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NTSB Issues Findings and Recommendation to FRA and FTA on Amtrak Accidents

(Washington, DC – March 8, 2013)

The National transportation Safety Board issued several recommendations Friday to both the Federal Railroad Administration and the Federal Transit Administration, urging the agencies’ efforts in re-educating railroad, rail transit and passenger carrying rail entities and their employees on procedures the agencies issued several years ago in regard to the danger of taking rail signals out of service during maintenance and testing activities.

The Board was acting in regard to two extremely serious accidents which occurred last year when signal employees took grade crossing and railroad signals out of action through the use of jumper (shunt) wires and a fatality resulted in one incident while an entire Amtrak train was switched to the wrong track and the two locomotives and all four cars derailed as a result of a second accident.

On February 28, 2012, two Union Pacific signal employees used jumper wires to take a grade crossing signal out of service in Madison, IL, only to have a young mother drive through the intersection where signals (lights, bells and gates) had been cut out of action, and be struck and killed by a southbound Amtrak train she never heard, saw or had any warning of its approach. The horrible tragedy was witnessed by numerous bystanders and motorists, as well as the video camera located in the Amtrak locomotive’s nose, all who agreed the lights, bells and gates never activated. The NTSB learned that the crossing’s protective system had been temporarily removed from service for testing, inspection and maintenance and never activated as the train approached.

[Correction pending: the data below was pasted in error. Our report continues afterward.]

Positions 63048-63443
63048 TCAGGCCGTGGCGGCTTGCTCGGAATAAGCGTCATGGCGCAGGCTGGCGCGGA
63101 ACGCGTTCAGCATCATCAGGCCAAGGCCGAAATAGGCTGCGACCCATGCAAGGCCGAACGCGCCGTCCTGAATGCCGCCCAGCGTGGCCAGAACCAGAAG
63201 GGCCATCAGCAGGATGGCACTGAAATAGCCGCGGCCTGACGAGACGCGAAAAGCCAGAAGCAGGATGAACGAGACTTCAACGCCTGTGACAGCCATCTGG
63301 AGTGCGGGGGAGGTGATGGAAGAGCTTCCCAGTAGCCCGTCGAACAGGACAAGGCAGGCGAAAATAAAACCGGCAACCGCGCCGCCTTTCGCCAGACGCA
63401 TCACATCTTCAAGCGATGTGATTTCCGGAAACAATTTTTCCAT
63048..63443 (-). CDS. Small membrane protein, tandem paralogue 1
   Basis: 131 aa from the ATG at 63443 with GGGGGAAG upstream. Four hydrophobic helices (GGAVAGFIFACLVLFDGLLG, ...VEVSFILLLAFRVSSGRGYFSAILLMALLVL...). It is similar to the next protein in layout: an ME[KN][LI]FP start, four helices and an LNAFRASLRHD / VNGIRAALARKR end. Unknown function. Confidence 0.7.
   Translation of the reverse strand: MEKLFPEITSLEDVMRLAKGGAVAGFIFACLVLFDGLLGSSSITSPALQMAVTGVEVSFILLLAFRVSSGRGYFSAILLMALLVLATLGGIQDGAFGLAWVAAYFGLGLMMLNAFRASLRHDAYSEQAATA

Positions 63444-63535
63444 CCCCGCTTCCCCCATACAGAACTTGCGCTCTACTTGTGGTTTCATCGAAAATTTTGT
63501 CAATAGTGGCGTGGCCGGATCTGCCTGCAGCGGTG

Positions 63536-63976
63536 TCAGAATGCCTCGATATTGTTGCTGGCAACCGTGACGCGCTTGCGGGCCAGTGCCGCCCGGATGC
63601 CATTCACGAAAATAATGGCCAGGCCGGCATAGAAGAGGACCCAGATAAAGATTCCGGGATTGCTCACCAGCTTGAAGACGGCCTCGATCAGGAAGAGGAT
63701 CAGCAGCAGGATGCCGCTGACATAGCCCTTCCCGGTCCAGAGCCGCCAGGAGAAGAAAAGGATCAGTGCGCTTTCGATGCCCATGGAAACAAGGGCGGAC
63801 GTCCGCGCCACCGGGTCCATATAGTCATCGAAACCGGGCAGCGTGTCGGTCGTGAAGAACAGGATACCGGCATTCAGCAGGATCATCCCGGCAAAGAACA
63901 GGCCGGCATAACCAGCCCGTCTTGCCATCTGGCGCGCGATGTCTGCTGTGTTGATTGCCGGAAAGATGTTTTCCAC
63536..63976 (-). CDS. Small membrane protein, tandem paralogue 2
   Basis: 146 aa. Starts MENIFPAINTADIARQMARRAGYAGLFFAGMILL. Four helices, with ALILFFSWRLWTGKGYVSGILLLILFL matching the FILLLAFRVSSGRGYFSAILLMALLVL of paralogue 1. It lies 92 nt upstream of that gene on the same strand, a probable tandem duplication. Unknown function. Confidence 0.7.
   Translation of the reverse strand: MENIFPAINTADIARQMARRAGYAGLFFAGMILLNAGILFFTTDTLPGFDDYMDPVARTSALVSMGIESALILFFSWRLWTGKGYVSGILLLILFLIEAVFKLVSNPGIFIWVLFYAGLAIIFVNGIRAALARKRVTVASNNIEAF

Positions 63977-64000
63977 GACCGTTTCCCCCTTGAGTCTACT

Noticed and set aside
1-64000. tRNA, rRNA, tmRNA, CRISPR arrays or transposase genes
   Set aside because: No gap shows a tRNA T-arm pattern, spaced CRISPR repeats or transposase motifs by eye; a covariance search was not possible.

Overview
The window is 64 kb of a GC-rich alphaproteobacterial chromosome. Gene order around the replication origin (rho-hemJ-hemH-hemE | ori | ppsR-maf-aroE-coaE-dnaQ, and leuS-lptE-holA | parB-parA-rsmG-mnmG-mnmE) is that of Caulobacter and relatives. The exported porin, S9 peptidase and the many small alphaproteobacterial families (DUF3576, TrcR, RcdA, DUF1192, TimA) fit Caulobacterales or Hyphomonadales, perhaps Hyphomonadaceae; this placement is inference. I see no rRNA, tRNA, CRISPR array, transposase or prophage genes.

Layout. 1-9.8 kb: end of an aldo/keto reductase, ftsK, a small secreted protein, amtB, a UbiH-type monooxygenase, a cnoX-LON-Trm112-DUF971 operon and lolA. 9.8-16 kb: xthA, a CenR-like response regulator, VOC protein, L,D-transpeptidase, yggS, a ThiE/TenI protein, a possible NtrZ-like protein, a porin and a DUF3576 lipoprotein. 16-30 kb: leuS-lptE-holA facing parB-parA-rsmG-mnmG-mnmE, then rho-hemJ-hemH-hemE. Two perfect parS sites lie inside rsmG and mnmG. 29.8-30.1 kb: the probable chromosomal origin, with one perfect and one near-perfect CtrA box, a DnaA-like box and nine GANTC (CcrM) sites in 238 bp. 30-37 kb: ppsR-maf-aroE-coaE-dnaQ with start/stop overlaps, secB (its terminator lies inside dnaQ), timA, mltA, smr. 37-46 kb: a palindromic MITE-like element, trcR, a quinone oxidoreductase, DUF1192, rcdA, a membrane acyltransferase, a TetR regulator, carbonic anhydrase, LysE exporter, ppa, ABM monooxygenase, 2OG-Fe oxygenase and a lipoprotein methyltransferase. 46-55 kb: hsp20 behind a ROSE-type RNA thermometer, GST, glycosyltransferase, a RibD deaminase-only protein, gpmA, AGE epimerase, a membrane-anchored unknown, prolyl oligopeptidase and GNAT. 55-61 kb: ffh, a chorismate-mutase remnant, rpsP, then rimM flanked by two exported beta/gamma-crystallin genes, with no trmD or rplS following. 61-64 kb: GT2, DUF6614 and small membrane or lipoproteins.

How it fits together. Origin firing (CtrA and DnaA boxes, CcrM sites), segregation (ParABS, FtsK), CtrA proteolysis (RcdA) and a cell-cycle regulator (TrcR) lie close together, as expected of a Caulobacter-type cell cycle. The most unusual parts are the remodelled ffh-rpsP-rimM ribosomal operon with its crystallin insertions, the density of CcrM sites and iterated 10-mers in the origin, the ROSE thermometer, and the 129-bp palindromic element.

The tragedy was reminiscent of a similar situation which occurred in McLean, IL September 26, 1999, when a Union Pacific signal employee took crossing signals out of service and two teenagers died when an Amtrak train struck their auto without warning.

In the other case, on October 21, 2012, an eastbound Amtrak train with two locomotives and four cars travelling at 61 mph and carrying 165 passengers and four crew members was erroneously routed from the main line onto a side track by a misaligned power-operated switch, derailing the train after it had traveled 254 feet, with the consist remaining upright until it stopped nearly 1,100 feet beyond the point of derailment. During the ensuing investigation, the NTSB found that an Amtrak signal employee had been performing troubleshooting activities using jumper wires, circumventing the signal system’s ability to verify that the power-operated switch was properly aligned and locked in the correct position for the displayed signals.

“Required safety precautions were not taken by railroad employees during maintenance and repair activities that resulted in one fatality and put hundreds of passengers at risk,” said NTSB Chair Deborah Hersman. “In railroading, what may seem like a small oversight can have deadly consequences – that is why we issue our recommendations – to shine a light on problems that need attention.”